Few cases of swine flu were documented in Cancún, but the panic that ensued kept tourists away. Since the pandemic occurred during the low tourist season, Cancún’s economy could have recovered quickly with the onset of the high tourist season in December. Hotel workers put aside funds to get them through the low season. Then within months, the global economic recession followed. Tourists stayed away because they could not afford or were afraid to spend money on a vacation. Mexico lost more than $2 billion in tourist income in 2009. It was an especially difficult year for Cancún’s Maya workers. Like everyone else, they were dealing with the fall out of the banking crisis, but given their already marginalized economic existence, the lack of tourism left many people unemployed and with few options to find work. They quickly depleted their savings before the end of the year. Many returned home to their rural communities to seek financial help or eke out a living on farm work.

Further compounding these problems is Mexico’s escalating drug war. Since 2006, more than 28,000 people have died as a result of drug-related violence. According to the media, Cancún remained untouched by this violence until recently. On August 31, 2010, a local bar in Cancún was bombed, leaving eight people dead in what investigators have said is a drug-related attack. In spite of international media coverage of this incident, tourism has not declined and is showing signs of recovering from the flu pandemic and economic recession. Although the drug violence has tempered tourism to other parts of Mexico, Cancún has been spared because the bar attack occurred in a working-class neighborhood located far from the tourist zone. Given the Mexican government’s and transnational corporations’ dedicated efforts to police people’s movements in and out of tourist zones, urban violence usually takes place beyond tourist zones, making local residents, not tourists, its targets. Tourism, in spite of its seasonal flows and vulnerability to economic and natural disasters, remains central to the Mexican government’s plans for economic recovery. For example, after Hurricane Wilma, the Mexican government stepped in immediately to provide aid and help businesses re-open within six months. This is a good thing for indigenous communities because it means that tourist centers like Cancún (and the jobs they provide, even if they are minimum wage jobs) will continue to be bolstered during tough economic times by government funding.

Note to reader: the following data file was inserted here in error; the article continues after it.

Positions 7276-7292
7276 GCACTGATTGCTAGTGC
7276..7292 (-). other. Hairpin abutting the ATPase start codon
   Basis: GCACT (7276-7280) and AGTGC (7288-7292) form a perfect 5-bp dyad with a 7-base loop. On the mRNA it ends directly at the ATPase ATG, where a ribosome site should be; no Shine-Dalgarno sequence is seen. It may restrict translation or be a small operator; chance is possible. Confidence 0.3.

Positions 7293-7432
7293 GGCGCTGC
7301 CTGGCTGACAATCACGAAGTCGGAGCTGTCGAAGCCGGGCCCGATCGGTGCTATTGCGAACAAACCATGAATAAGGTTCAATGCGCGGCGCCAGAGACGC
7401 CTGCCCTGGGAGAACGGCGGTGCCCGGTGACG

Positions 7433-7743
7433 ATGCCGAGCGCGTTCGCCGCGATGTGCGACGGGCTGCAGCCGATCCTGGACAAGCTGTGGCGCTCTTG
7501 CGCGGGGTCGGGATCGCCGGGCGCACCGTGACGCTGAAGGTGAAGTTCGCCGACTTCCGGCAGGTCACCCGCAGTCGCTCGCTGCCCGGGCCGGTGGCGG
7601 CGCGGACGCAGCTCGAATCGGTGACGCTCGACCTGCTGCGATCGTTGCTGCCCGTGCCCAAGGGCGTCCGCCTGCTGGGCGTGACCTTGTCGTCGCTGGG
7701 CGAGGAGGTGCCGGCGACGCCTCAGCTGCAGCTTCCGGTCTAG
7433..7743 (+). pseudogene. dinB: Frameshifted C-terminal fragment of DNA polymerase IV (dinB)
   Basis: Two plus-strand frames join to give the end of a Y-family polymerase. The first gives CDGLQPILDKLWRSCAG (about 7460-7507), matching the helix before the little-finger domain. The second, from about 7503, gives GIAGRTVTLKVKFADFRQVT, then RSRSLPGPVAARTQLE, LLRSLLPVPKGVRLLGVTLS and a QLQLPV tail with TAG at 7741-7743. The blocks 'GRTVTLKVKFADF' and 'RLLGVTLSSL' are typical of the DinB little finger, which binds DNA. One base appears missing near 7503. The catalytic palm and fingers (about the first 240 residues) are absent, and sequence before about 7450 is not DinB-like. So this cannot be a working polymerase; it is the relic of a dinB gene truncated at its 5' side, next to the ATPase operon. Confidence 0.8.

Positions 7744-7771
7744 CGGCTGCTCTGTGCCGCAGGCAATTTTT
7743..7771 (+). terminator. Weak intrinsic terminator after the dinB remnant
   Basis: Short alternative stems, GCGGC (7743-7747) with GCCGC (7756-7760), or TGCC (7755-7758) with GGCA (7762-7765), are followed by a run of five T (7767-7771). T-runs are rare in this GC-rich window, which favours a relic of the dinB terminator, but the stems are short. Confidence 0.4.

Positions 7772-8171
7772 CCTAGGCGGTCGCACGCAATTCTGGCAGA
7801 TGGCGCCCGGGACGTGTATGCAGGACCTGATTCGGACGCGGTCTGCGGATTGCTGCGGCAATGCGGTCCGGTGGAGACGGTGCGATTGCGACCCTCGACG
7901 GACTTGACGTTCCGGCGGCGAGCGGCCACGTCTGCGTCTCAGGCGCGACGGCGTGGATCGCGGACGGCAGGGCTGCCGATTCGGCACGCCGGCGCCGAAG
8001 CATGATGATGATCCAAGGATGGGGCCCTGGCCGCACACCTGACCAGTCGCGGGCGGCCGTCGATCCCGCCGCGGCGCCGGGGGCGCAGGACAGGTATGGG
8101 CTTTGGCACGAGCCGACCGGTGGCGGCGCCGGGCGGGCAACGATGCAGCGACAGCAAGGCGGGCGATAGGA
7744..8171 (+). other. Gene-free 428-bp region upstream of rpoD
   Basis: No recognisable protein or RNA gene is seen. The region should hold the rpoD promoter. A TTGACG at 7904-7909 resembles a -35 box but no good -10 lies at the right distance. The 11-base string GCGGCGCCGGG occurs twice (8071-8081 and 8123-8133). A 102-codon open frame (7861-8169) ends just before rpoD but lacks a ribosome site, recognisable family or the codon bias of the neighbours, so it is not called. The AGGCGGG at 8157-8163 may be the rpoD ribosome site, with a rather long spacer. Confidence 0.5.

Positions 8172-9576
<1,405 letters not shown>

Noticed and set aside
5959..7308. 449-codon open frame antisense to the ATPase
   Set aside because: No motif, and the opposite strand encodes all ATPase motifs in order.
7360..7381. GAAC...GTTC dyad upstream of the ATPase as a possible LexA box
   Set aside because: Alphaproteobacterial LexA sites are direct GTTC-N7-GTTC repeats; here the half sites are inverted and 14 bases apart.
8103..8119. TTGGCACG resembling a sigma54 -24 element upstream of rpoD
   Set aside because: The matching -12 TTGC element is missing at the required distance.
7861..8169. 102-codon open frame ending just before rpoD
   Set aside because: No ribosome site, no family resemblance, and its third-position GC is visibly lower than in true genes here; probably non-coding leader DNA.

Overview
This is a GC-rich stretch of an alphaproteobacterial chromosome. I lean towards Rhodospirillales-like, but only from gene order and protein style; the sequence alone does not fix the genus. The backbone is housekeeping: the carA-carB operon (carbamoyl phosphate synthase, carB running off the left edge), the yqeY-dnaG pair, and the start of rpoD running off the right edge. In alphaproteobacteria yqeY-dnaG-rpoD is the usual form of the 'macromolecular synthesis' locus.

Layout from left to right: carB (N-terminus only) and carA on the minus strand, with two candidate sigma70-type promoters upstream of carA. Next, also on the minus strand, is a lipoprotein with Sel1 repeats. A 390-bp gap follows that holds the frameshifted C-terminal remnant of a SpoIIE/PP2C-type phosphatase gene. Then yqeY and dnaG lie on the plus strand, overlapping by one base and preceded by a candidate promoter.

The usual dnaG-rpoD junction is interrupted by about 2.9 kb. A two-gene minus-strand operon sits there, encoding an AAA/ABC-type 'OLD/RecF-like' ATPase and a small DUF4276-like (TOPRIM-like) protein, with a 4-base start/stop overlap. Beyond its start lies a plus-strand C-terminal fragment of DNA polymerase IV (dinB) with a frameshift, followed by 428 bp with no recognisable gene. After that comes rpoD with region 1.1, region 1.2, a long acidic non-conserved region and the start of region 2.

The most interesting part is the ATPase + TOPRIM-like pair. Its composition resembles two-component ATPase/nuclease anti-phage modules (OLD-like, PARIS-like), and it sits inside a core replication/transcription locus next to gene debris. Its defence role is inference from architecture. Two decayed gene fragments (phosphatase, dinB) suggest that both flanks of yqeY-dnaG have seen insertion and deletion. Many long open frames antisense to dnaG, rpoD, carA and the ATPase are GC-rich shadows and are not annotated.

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For more information, check out A Return to Servitude, which is part of University of Minnesota Press's First Peoples series. Castellanos will discuss her book at 4 p.m. on November 30th at the University of Minnesota Bookstore.

This post was published in partnership with First Peoples: New Directions in Indigenous Studies.

Thursday, November 11, 2010

Michael Fabricant: Disturbing trends in public education and why charter schools aren't the answer.